Friday Reads: Get Graphic!
The genres of graphic novels and manga – where art and story intertwine to superior effect – continues to captivate and expand their readership. From media tie-ins, popular superheroes and villains to seminal periods in history and chronicles of emotional terrain, we’ve got you covered and invite you to Get Graphic!
MARCH: BOOK ONE by John Lewis, Andrew Aydin, Nate Powell
Winner of the Robert F. Kennedy Book Award — Special Recognition
A Coretta Scott King Honor Book
March is a vivid first-hand account of John Lewis’ lifelong struggle for civil and human rights, meditating in the modern age on the distance traveled since the days of Jim Crow and segregation. Rooted in Lewis’ personal story, it also reflects on the highs and lows of the broader civil rights movement. Book One spans John Lewis’ youth in rural Alabama, his life-changing meeting with Martin Luther King, Jr., the birth of the Nashville Student Movement, and their battle to tear down segregation through nonviolent lunch counter sit-ins, building to a stunning climax on the steps of City Hall.
THEY CALLED US ENEMY by George Takei, Justin Eisinger, Steven Scott, Harmony Becker
A stunning graphic memoir recounting actor/author/activist George Takei’s childhood imprisoned within American concentration camps during World War II. Experience the forces that shaped an American icon—and America itself—in this gripping tale of courage, country, loyalty, and love.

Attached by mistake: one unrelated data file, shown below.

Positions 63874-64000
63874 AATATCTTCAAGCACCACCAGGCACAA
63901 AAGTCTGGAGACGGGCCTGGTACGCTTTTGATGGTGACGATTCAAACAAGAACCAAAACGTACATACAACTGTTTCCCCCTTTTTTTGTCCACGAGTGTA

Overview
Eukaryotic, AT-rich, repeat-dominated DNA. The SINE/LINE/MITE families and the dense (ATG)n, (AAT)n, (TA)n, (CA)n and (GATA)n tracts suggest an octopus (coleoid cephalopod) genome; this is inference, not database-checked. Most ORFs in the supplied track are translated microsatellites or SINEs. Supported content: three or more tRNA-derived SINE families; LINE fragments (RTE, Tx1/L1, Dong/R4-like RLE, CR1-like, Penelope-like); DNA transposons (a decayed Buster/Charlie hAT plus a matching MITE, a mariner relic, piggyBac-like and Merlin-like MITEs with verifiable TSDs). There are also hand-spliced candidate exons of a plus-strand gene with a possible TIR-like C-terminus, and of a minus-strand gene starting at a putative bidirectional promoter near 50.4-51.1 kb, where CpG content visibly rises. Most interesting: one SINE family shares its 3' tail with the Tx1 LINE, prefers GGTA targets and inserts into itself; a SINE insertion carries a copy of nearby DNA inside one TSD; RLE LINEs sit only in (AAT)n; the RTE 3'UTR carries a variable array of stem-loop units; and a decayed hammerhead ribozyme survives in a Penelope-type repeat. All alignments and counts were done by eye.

THE BLACK PANTHER PARTY: A GRAPHIC NOVEL HISTORY by David F. Walker, Marcus Kwame Anderson
Founded in Oakland, California, in 1966, the Black Panther Party for Self-Defense was a radical political organization that stood in defiant contrast to the mainstream civil rights movement. This gripping illustrated history explores the impact and significance of the Panthers, from their social, educational, and healthcare programs that were designed to uplift the Black community to their battle against police brutality through citizen patrols and frequent clashes with the FBI, which targeted the Party from its outset. Using dramatic comic book-style retellings and illustrated profiles of key figures, The Black Panther Party captures the major events, people, and actions of the party, as well as their cultural and political influence and enduring legacy.
I THINK OUR SON IS GAY 01 by Okura
A doting mother and her two beloved sons, one of whom she thinks is probably gay, go about their daily lives in this hilarious and heartwarming LGBTQIA+-friendly family comedy!